• ATIN: Adoption Taxpayer Identification Numbers. Temporary nine-digit numbers are used by individuals who plan to adopt a child who is a U.S.A. citizen or U.S.A resident and cannot obtain an SSN in time to file a federal tax return.
  • PTIN: An eight-digit Preparer Tax Identification Number if you are a paid tax prepare.

Why do you need TIN number?

For many tax-related purposes, a Taxpayer Identification Number (TIN) is necessary.

Tax Filing: In order to submit taxes with the Internal Revenue Service (IRS) or other tax authorities, both individuals and businesses require a TIN.

Employment: Employers report employee income and withhold taxes using a Taxpayer Identification Number.

Opening Bank Accounts: To open a personal or commercial bank account, financial institutions may require a Taxpayer Identification number.

Loan Application: When applying for a loan or credit line, lenders could ask for a Taxpayer Identification Number

Business Transactions: When applying for a license, permission, or contract, among other things, TINs are frequently required.

Income Reporting: Investment income, rental income, and other forms of revenue are reported using TINs.

Receiving Tax Benefits: A TIN may be needed in order to claim some tax credits, deductions, and exemptions.

What is EIN?

An employer’s identification number is an EIN. For tax purposes, the IRS issues a unique nine-digit number, known as an EIN, to identify businesses and other entities operating in the United States. The Federal Tax Identification Number is another name for it.

C corporations;

S Corporations;

Limited Liability Companies (LLCs);

Limited Partnerships (LPs);




Non-profit organizations such as charities, religious organizations, and educational institutions;

Farmers’ cooperatives;

Plan administrators;

Sole proprietors with employees.

How long does an EIN last?

Employer Identity Numbers (EINs) are non-expiratory. An EIN is valid for an unlimited period of time once it is issued by the Internal Revenue Service (IRS) to your business or other entity. EINs are unique identification numbers that never expire, in contrast to some other numbers like Social Security Numbers (SSNs) for individuals.

Even though an EIN has no expiration date, there are situations where a new one could be required due to things like ownership or corporate structure changes. The business might need to register for a new EIN if there are any major changes, like a change in ownership or legal status.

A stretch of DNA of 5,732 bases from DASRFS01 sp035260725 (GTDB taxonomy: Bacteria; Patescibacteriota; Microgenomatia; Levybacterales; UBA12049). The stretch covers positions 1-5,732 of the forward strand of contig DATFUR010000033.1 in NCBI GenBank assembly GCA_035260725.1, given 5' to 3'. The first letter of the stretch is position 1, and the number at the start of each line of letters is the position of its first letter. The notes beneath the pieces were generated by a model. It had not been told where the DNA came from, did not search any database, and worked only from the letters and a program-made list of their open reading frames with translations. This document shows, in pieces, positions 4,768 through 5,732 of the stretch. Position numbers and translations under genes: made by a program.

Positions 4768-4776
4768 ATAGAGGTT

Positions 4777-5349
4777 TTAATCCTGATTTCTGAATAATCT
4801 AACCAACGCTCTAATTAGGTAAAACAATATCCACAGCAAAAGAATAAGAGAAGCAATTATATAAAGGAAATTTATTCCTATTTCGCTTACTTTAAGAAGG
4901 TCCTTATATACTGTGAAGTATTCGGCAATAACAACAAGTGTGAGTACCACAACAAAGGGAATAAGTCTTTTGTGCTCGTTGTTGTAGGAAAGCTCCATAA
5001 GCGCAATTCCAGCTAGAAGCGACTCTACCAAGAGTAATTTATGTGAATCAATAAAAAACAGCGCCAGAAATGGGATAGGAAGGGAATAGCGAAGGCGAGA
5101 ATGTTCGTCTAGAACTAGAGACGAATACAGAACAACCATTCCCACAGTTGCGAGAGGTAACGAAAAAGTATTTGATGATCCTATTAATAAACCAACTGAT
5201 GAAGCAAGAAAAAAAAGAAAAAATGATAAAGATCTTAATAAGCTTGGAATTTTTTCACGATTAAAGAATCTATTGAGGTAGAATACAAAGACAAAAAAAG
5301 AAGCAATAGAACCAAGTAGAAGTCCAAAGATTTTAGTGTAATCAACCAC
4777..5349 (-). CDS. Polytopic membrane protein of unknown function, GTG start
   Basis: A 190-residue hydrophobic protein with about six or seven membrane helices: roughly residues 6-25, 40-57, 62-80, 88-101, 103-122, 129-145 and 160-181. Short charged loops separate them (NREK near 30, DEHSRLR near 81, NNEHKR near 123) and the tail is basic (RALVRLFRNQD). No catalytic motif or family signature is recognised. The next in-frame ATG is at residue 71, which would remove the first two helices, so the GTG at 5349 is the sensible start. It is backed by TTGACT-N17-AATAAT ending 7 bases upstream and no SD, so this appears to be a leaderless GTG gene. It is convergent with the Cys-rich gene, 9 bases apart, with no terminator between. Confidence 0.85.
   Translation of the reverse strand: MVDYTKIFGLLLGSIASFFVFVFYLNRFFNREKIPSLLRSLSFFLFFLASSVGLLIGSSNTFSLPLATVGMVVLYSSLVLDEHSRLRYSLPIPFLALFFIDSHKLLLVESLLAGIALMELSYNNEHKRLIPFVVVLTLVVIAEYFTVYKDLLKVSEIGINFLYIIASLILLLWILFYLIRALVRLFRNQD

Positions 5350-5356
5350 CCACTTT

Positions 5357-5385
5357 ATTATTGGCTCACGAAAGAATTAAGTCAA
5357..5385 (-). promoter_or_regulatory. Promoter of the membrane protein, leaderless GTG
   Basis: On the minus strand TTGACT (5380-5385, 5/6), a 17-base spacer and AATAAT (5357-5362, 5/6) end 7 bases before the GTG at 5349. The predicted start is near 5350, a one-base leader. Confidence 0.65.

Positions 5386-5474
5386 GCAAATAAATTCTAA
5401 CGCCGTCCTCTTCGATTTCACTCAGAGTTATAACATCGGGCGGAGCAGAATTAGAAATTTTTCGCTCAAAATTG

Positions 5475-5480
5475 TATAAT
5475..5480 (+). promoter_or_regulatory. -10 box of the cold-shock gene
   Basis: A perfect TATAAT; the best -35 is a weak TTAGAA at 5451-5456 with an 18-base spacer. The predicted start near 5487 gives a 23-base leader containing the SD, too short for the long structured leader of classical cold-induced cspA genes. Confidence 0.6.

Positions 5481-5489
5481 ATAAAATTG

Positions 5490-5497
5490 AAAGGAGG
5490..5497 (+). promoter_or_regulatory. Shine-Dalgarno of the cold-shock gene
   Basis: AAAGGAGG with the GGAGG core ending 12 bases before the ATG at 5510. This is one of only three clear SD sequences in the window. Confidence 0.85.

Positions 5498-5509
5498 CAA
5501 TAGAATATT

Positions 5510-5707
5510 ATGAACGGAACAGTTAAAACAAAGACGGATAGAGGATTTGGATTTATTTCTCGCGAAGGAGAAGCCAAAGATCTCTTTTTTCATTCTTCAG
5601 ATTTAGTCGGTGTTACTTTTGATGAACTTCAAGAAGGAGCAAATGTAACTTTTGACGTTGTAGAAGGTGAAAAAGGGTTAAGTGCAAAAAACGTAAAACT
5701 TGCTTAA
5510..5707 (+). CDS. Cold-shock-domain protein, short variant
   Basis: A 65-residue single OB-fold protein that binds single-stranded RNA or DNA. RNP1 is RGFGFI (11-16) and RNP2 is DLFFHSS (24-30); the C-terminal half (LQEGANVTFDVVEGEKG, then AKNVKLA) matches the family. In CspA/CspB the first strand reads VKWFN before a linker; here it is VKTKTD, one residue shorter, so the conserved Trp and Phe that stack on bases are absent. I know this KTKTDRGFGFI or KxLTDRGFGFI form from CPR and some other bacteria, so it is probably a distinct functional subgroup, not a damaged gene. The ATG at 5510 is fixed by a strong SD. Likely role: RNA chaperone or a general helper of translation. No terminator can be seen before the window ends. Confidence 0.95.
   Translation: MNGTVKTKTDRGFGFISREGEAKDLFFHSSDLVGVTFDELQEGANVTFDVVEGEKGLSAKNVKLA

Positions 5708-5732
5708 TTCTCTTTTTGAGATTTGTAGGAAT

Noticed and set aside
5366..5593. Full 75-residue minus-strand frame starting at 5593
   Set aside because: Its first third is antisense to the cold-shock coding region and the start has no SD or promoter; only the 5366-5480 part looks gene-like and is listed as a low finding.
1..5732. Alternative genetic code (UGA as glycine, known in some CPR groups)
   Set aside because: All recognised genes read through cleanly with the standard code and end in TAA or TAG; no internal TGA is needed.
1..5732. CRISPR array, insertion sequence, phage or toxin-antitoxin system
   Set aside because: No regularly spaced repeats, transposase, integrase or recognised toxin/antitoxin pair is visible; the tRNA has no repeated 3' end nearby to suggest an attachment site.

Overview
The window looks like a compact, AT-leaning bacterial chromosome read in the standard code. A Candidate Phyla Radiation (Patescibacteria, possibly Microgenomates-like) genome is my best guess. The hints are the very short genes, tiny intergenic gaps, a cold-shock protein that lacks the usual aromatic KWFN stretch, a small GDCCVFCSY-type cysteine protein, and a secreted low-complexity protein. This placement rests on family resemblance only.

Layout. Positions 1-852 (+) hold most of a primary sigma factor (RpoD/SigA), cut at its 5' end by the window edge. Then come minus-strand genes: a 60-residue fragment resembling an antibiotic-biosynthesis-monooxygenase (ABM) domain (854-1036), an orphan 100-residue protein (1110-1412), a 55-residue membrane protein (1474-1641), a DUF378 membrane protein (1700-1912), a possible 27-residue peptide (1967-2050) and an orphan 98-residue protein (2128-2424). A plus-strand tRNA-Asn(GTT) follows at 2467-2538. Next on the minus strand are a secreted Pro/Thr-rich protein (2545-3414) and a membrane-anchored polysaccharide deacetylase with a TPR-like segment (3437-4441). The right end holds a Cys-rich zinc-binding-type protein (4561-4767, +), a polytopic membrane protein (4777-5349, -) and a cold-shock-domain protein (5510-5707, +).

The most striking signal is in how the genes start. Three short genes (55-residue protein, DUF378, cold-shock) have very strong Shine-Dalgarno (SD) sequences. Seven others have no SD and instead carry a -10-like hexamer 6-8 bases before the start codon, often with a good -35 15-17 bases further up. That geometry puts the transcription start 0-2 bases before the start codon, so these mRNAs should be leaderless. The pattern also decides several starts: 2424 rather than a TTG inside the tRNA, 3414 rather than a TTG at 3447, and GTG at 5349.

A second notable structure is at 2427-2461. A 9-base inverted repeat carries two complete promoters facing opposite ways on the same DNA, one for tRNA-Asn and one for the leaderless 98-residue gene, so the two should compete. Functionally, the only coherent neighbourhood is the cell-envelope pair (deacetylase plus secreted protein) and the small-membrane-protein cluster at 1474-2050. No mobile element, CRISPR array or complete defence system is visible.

If your EIN has to be updated, always check with the IRS or speak with a tax professional, unless there are exceptional circumstances or changes in your business.

Is EIN and TIN the same?

EINs and TINs (tax identification numbers) are not interchangeable. even though people frequently mix them together.

The fact that Employer Identification Numbers are occasionally referred to as Federal Taxpayer Identification Numbers is one of the reasons why so many people are confused about them. The fact that the tax identification number is a general term is the most crucial distinction to be aware of. The term “employer identification number” encompasses a variety of numbers. The idea of an umbrella refers to several identifying numbers.

It is critical to comprehend the distinctions between TIN and EIN due to the variations between personal and commercial taxes.

The IRS has different formats for TINs, and they are not all used for the same thing. Certain numbers in various formats correspond to corporate taxes on tax IDs, while other numbers may correspond to personal taxes.

Do tax ID numbers expire?

“Are tax ID numbers revocable?” The question has a yes response. ITINs must be updated. Furthermore, the renewal procedure is not automated.

If an ITIN is about to expire or has already expired, the IRS requires its holders to renew it. If the ITIN isn’t utilized to file a federal income tax return for three years in a row, it will expire. In this instance, you can file tax returns without any issues by renewing the ITIN.

An ITIN needs to be renewed for everyone who has to file a tax return. 

US foreign nationals who are required to file tax returns but are not qualified for a Social Security Number (SSN) can also use ITINs. Verifying whether the ITIN has to be renewed is always a good idea.

To avoid any delays in filing taxes, the IRS advises ITIN holders to begin the renewal procedure as soon as possible.